Many nights when we hang out, I find you in a state of rapture in front of the television, watching Keeping Up With the Kardashians. You’re “obsessed” with Kim’s perfection, with her admission to wearing three pairs of Spanx, with whether Kylie’s lips are fake, with their version of the American family. I get the appeal of reality TV. I too indulge in The Real Housewives of Atlanta or The Bachelorette every so often when I want to escape thinking about work, or the depressing coverage of Baltimore or Charleston. I’m fully aware that shows like that have little to do with actual reality, which is what makes them such a relief.
Occasionally, when I notice one of the Kardashians borrowing bits of black culture, e.g., Kim’s jungle-fever-inspired “Break the Internet” Paper magazine cover, I’ll mention this behavior to you. When, recently, one of you asked me to help figure out how to get Kylie’s “big” lips, I explained to you that these characters often engage in a kind of mimicry of black people, without actually having to deal with any of the downsides of being black in America. You sort of heard what I was saying, but it didn’t stop you from faithfully tuning back in.
But last week, when Hunger Games actress Amandla Stenberg commented on Kylie Jenner’s cultural appropriation of black hairstyles (harkening back to her perfectly worded video of a few months ago, which asked, “What would America look like if we loved black people as much as we love black culture?”), you insisted that Stenberg was taking the offensive Instagram too seriously. I realized we needed to have a more serious talk.
I grew up in a small, mostly white suburb in Wisconsin. My parents sent me to private school up until high school, requiring my dad to drive me to and from school every day. When we weren’t going over my spelling-bee flash cards, he told me stories about his childhood in Alabama. He’d moved to Wisconsin after meeting my mom, and would explain why he felt segregation was more prominent in the north (Milwaukee County is the most segregated city in America). He told me that growing up in the south, there were certain parts of Alabama he could not go to, and about a time when he accidentally turned down the wrong road and saw a KKK cross burning. He reminded me of our family history even when I wanted to gloss over it and “fit in.”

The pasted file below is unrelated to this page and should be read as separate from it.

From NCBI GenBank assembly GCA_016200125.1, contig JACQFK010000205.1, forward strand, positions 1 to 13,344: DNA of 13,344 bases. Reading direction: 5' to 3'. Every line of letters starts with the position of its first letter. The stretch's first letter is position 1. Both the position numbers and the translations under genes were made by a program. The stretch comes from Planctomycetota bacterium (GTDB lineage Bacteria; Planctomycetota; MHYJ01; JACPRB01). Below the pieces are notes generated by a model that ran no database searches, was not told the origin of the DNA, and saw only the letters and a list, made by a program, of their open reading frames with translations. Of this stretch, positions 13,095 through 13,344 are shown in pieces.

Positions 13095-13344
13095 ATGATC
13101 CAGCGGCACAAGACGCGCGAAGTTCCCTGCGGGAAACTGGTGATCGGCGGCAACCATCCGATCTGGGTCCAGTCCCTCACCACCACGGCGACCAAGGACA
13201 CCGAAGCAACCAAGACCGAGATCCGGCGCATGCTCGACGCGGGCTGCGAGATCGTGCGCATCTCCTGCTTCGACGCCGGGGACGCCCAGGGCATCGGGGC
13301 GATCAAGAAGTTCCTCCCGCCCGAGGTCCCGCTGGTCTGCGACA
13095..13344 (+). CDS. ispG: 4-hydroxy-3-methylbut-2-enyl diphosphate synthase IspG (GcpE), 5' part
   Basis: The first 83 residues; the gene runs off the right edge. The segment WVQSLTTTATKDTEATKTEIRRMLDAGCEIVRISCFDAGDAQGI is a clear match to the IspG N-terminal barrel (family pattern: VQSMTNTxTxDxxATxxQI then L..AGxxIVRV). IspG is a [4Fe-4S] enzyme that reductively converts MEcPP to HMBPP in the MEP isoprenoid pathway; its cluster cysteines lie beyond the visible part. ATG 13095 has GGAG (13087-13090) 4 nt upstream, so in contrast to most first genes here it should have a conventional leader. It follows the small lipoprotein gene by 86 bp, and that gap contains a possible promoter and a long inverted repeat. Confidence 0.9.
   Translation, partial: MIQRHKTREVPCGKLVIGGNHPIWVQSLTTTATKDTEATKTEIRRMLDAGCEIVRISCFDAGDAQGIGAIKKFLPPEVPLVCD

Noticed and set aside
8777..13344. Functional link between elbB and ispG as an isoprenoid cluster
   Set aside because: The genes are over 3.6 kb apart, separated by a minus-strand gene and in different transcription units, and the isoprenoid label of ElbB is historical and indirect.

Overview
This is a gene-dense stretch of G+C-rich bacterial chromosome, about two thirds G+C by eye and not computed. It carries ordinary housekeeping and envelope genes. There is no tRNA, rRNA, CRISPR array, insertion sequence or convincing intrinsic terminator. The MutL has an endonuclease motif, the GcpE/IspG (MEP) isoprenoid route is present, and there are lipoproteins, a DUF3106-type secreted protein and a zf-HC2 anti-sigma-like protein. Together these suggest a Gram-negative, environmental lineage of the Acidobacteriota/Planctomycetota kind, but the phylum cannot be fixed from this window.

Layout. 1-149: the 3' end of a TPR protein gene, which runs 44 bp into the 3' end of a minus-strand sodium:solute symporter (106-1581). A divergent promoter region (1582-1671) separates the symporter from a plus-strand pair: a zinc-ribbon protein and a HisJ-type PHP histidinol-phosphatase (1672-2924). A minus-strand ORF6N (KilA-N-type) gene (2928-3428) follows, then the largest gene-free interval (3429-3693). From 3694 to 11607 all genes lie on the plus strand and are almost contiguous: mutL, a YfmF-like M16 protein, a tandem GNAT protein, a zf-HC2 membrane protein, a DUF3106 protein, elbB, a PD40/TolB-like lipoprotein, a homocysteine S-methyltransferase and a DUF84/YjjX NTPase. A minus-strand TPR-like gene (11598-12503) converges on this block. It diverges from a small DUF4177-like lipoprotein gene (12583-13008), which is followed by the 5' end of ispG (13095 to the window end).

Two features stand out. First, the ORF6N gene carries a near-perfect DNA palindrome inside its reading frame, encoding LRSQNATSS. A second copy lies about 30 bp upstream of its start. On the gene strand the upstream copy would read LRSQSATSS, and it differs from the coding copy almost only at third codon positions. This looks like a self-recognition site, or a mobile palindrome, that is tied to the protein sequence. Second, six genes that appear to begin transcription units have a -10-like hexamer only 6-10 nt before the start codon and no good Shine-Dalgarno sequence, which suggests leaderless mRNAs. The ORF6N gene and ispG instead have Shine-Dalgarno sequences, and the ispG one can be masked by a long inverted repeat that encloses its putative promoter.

Every person I know has had some moment of racial awakening, and mine came when I was 13. A white friend politely informed me that I was “too dark” for a boy I had a crush on. When my dad picked me up from school, I told him how confused I felt over her expecting the boy to like her, but somehow, I was restricted. Never mind that she spent every weekend at the tanning salon so she wouldn’t look too white; my brownness was too brown, an unfortunate circumstance that made me unlovable. To this day I’ve never heard my dad use profanity, but that afternoon he seemed pretty close. He shook his head and told me, “You don’t need their approval. You’re beautiful.”
After that I began to have a different understanding of the casual comments I’d heard all of my life: “Take that girl out of the sun; she’ll get too dark” was a common one offered to my parents. I paid closer attention when my black friends refused to date a dark black man because they feared their future kids would be too dark or why my white friends exclusively and openly wanted to date a black man in hopes of “having pretty mixed kids with ‘good’ hair.”
Last year, Kim Instagrammed this message from Kylie. She wrote, “…I learn a lot from u whether it’s about fashion or how to turn from good girl to ghetto.” Are the two things mutually exclusive? I’m guessing that given the opportunity to trade places with a black woman, “ghetto” or not, it’s safe to assume the members of the Kardashian clan would choose Calabasas.
With the popularity of KUWTK, the fetishization of black women’s features seems at an all-time high, as does the lack of acknowledgment about where those features come from. Even black writers are not immune when writing for publications like Vogue. “How North West’s Curly Styles Are Inspiring a Generation of Natural Hair Girls” took the “crazy” stance that North West’s hair has magically and suddenly inspired black girls to wear their hair natural. Except we’ve been wearing it naturally for generations. Why no mention of Blue Ivy, whose hair remains wonderfully less conforming to white beauty standards than North West’s?
The Kardashians have perfected their not-too-dark-but-not-too-light skin tone, their plump lips, and their rounded butts — they go to immense efforts to obtain black features. And everything they do must be constantly catalogued. The process of appropriation is so subtle and continuous that people, like my friends, don’t even notice. But you need to, and every conversation about it helps.
I don’t want to live in a segregated world. I like having a diverse group of friends — some more self-aware than others. But I want to pose Amandla’s question, with a slight twist: “What would your life look like if you loved black people as much as you loved the Kardashians?”